I am running the following model in R:

      model = lmer(Tau ~ ageS*days+YrsOfEds*days+sex*days+tract*days + (1|SubjectID), data=long)

With this model I am trying to predict change in tau over time based on the quality of a tract. Both tau and tract are continuous variables (scaled as R complained about the scale... but still is...). Since this is a biological relationship, I have included subjects as random intercept, as this may be different across subjects (I think that my sample size is too small and my time points are too little to test random slopes) Days is also continuous, as this might save me DOF and there is some variability across subjects on when they were exactly tested. We are still collecting data, so far I have 118 subjects for baseline, 32 for follow-up moment 1 and 3 for for follow-up moment 2.

Then I wanted to plot how tau changes over time in relation to tract quality. That seems to be more difficult. I have used sjPlot for that using this command:

    sjp.glmer(model, type="fe.pc")

(tract and time are modeled as fixed effects, so I thought this was the best option to go for).

I then get this plot:


While this looks great and the effects are in the correct direction, I have trouble understanding this plot. What am I looking at? For example: the HippCing_FAS is the tract quality measure: does this mean that higher values have a low probability of predicting a change in tau?

Any help would be greatly appreciated! Many thanks!!


You have fittes a linear (lmer) model, so you should use the sjp.lmer function. For the above plot, predicted probabilities only worked with binomial models with logit-link function. However, I made a major overhaul of my package, so I recommend downloading the current GitHub Snapshot, which will be submitted to CRAN the next days (you can download the latest snapshot of the sjPlot-package here). The update has many improvements for the effects- and predictions-plots, as well as different model families and link functions for glm(er) models are supported now.

To come back to your plot: For predicted probabilities, the function now does following:

the predicted values are based on the fixed effects intercept's estimate and each specific fixed term's estimate. All other fixed effects are set to zero (i.e. ignored), which corresponds to family(fit)$linkinv(eta = b0 + bi * xi) (where xi is the estimate of fixed effects and b0 is the intercept of the fixed effects; the inverse link-function is used). This plot type may give similar results as type = "pred", however, type = "fe.slope" does not adjust for other predictors.

So, it's a kind of "relationship" of the response and your specific fixed effects term, which does not adjust for other co-variates. If you are interested in marginal effects or predictions, you should use the plot type type = "eff" or type = "pred" (note that the pred plot type from the latest GitHub-build of the sjPlot-package should be used; I added this kind of prediction plots just recently). You find details on what the plots actually do in the Details section of sjp.lmer.

Furthermore, if you are interested in the interaction of days and other predictors, you should use the sjp.int function, which plots interaction effects and / or estimated marginal means (least square means) for a various type of models. See ?sjp.int. Here you can better see the relationship between, e.g., tract and Tau for different days.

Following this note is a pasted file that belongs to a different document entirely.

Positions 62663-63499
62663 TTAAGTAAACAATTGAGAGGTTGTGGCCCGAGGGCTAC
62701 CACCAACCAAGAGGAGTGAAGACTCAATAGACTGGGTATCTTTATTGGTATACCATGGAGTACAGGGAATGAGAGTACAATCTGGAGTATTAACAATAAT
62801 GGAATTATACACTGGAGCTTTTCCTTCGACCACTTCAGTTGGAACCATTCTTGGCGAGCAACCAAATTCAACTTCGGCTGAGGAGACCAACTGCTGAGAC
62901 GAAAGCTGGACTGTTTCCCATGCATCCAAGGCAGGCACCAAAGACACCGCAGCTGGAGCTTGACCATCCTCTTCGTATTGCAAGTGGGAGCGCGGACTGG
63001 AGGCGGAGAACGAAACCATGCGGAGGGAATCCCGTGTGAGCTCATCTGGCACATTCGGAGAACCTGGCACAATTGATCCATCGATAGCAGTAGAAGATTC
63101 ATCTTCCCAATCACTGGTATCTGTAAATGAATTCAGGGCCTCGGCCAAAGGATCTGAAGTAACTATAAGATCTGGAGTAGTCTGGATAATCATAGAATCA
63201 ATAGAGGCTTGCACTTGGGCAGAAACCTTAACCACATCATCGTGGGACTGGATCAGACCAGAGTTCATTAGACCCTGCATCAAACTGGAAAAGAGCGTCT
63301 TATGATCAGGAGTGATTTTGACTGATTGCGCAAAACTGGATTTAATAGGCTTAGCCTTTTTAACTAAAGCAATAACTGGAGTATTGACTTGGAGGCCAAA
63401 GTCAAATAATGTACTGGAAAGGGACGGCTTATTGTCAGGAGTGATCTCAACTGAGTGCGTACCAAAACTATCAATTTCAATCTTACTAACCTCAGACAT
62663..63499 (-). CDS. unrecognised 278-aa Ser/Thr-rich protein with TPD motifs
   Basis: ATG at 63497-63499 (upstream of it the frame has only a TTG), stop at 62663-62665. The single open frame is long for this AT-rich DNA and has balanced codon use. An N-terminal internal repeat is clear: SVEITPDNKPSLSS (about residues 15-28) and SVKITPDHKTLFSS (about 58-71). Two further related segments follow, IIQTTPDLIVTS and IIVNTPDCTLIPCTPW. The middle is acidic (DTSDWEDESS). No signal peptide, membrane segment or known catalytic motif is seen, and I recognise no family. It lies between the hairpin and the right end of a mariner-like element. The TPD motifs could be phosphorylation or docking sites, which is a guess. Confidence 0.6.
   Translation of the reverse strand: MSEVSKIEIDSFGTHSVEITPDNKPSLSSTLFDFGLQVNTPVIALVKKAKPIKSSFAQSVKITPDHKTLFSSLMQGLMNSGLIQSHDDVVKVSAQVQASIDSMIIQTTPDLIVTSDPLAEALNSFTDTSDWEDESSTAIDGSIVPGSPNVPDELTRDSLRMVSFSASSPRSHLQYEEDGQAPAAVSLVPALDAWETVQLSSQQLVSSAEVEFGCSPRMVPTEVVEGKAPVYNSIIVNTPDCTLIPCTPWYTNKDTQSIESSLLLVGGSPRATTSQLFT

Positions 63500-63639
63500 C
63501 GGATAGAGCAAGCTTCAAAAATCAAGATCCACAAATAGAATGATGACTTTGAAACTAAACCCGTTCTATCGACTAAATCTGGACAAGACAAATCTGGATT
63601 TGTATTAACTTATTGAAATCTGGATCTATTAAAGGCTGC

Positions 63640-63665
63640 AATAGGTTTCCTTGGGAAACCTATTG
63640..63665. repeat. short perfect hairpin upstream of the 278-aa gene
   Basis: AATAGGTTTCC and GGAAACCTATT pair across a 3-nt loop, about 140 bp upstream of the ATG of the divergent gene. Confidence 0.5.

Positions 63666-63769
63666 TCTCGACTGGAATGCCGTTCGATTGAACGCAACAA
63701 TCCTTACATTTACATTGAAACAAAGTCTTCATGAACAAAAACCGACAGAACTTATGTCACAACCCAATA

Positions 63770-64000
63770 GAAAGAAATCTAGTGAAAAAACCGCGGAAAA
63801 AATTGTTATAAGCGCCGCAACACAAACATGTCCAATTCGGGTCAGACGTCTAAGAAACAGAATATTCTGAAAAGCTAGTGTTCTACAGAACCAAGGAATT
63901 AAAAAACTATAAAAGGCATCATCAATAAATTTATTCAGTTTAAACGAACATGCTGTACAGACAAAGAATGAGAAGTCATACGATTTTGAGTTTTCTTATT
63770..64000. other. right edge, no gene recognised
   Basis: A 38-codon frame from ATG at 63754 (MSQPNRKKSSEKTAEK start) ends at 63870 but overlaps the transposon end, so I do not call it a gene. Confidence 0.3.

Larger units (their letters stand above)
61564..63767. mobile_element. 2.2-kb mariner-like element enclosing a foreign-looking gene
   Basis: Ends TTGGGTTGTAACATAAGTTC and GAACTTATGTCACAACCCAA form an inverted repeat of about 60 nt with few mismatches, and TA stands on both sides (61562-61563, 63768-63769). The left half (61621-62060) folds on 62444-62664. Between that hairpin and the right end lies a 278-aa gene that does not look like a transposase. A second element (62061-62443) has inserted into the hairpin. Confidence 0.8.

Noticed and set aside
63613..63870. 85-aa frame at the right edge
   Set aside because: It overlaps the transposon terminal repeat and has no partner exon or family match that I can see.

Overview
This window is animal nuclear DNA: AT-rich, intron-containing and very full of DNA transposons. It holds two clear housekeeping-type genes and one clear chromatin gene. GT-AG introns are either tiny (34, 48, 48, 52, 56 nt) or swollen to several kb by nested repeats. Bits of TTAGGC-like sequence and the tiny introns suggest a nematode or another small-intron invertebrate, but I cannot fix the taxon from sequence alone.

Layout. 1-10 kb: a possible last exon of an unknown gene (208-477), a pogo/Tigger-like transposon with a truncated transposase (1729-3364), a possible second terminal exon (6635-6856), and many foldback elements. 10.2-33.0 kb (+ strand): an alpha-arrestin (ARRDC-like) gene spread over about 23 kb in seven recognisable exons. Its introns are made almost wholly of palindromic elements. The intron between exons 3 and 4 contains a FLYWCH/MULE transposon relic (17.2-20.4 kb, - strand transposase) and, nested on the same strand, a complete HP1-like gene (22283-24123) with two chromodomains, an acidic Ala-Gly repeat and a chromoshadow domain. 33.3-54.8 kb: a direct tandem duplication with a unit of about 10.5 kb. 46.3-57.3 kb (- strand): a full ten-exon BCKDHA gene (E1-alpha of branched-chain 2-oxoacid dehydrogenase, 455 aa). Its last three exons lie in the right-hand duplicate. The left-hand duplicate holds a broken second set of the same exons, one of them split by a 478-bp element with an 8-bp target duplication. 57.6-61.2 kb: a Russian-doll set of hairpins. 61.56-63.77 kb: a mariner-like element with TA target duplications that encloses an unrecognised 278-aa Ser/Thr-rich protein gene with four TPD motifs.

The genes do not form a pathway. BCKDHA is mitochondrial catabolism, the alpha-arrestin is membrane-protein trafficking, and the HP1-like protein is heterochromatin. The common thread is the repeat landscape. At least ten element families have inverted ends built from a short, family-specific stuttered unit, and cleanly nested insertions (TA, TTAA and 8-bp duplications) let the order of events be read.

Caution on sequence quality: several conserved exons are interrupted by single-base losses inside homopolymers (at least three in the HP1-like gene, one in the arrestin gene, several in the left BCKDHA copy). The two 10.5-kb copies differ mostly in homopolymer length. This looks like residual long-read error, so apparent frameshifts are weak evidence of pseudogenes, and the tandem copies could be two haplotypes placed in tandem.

Beside the examples, there are "vignettes" for some package functions at http://www.strengejacke.de/sjPlot/. You may want to look at http://www.strengejacke.de/sjPlot/sjp.int/ for the interaction plots (but please note that the vignettes will also be updated with the forthcoming package update).

  • $\begingroup$ Hi Daniel, thank you so much for this wonderful and clear answer. I installed the latest snapshot from GitHub. I looked into the sjp.int function and tried to plot it,but I get this error message: $\endgroup$ – HIL May 1 '16 at 16:00
  • $\begingroup$ As for the sip.lmer function, when I use "eff", I get this error message: Model has no higher order terms (except for possible interaction terms). There are no effects that can be plotted. Consider using sjp.int if model has interaction terms. Does it need polynomial terms? $\endgroup$ – HIL May 1 '16 at 16:06
  • $\begingroup$ Sorry, somehow got cut of in the first part: I tried to plot with sjp.int and the eff type. This is the error I get: Error in labs(title = labtitle, x = labx, y = laby, colour = lTitle) : object 'laby' not found. Not sure why this is popping up? Is there a way to plot time continuous? As in a 3D plot? I know this is more difficult to visualize, but since I have a lot of dropout, I don't want to blow up the upper bound of time (days) $\endgroup$ – HIL May 1 '16 at 16:10
  • $\begingroup$ One more thing, sorry for spamming: when looking at boxplots, I see an increase in tau over time. But using the sjp.int with condition as type, shows me a negative change in tau? Why is this negative? $\endgroup$ – HIL May 1 '16 at 16:52
  • $\begingroup$ Ok, I fixed the bug (see update on GitHub). @ 2. comment: Since you have only interaction terms in your model, your main effects are no longer interpretable. Hence, you have no more "higher order terms" except for your interaction terms - and interaction terms are not plotted in sjp.(g)lmer, but only in sjp.int. @ 3. comment: See my first sentence, bug should be fixed now. What do you mean by "continuous like in 3D plot"? @ 4. comment: yes, type = "cond" shows the mere effect of the interaction on the complete outcome. It shows you the tendency of the interaction, but not the real values $\endgroup$ – Daniel May 1 '16 at 20:15

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